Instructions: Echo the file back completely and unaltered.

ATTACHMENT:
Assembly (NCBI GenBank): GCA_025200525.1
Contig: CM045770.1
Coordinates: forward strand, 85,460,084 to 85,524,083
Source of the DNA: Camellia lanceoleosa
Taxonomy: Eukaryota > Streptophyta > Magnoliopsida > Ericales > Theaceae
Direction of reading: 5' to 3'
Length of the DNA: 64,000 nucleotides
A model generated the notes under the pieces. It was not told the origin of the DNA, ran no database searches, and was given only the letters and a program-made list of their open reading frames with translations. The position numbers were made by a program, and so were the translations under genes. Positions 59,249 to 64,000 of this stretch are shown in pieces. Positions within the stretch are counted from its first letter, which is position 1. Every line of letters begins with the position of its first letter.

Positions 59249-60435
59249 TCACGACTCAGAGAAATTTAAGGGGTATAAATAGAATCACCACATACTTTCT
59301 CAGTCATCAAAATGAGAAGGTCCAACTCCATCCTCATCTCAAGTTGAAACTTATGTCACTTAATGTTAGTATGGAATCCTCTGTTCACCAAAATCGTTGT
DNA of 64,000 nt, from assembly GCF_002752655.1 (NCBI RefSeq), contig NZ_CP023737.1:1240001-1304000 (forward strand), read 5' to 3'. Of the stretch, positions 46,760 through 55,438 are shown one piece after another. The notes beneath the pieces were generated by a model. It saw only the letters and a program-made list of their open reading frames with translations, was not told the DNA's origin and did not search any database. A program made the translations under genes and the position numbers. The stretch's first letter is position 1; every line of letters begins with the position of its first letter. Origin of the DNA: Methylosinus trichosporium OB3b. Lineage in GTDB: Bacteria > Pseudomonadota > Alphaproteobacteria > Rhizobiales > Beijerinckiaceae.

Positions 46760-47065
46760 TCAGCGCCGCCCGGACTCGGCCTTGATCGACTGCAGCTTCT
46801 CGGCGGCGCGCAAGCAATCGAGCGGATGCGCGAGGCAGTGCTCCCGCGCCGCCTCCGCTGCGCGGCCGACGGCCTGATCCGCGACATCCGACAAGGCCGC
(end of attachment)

Assembly (NCBI GenBank): GCA_025200525.1
Contig: CM045770.1
Coordinates: forward strand, 85,460,084 to 85,524,083
Source of the DNA: Camellia lanceoleosa
Taxonomy: Eukaryota > Streptophyta > Magnoliopsida > Ericales > Theaceae
Direction of reading: 5' to 3'
Length of the DNA: 64,000 nucleotides
A model generated the notes under the pieces. It was not told the origin of the DNA, ran no database searches, and was given only the letters and a program-made list of their open reading frames with translations. The position numbers were made by a program, and so were the translations under genes. Positions 59,249 to 64,000 of this stretch are shown in pieces. Positions within the stretch are counted from its first letter, which is position 1. Every line of letters begins with the position of its first letter.

Positions 59249-60435
59249 TCACGACTCAGAGAAATTTAAGGGGTATAAATAGAATCACCACATACTTTCT
59301 CAGTCATCAAAATGAGAAGGTCCAACTCCATCCTCATCTCAAGTTGAAACTTATGTCACTTAATGTTAGTATGGAATCCTCTGTTCACCAAAATCGTTGT
DNA of 64,000 nt, from assembly GCF_002752655.1 (NCBI RefSeq), contig NZ_CP023737.1:1240001-1304000 (forward strand), read 5' to 3'. Of the stretch, positions 46,760 through 55,438 are shown one piece after another. The notes beneath the pieces were generated by a model. It saw only the letters and a program-made list of their open reading frames with translations, was not told the DNA's origin and did not search any database. A program made the translations under genes and the position numbers. The stretch's first letter is position 1; every line of letters begins with the position of its first letter. Origin of the DNA: Methylosinus trichosporium OB3b. Lineage in GTDB: Bacteria > Pseudomonadota > Alphaproteobacteria > Rhizobiales > Beijerinckiaceae.

Positions 46760-47065
46760 TCAGCGCCGCCCGGACTCGGCCTTGATCGACTGCAGCTTCT
46801 CGGCGGCGCGCAAGCAATCGAGCGGATGCGCGAGGCAGTGCTCCCGCGCCGCCTCCGCTGCGCGGCCGACGGCCTGATCCGCGACATCCGACAAGGCCGC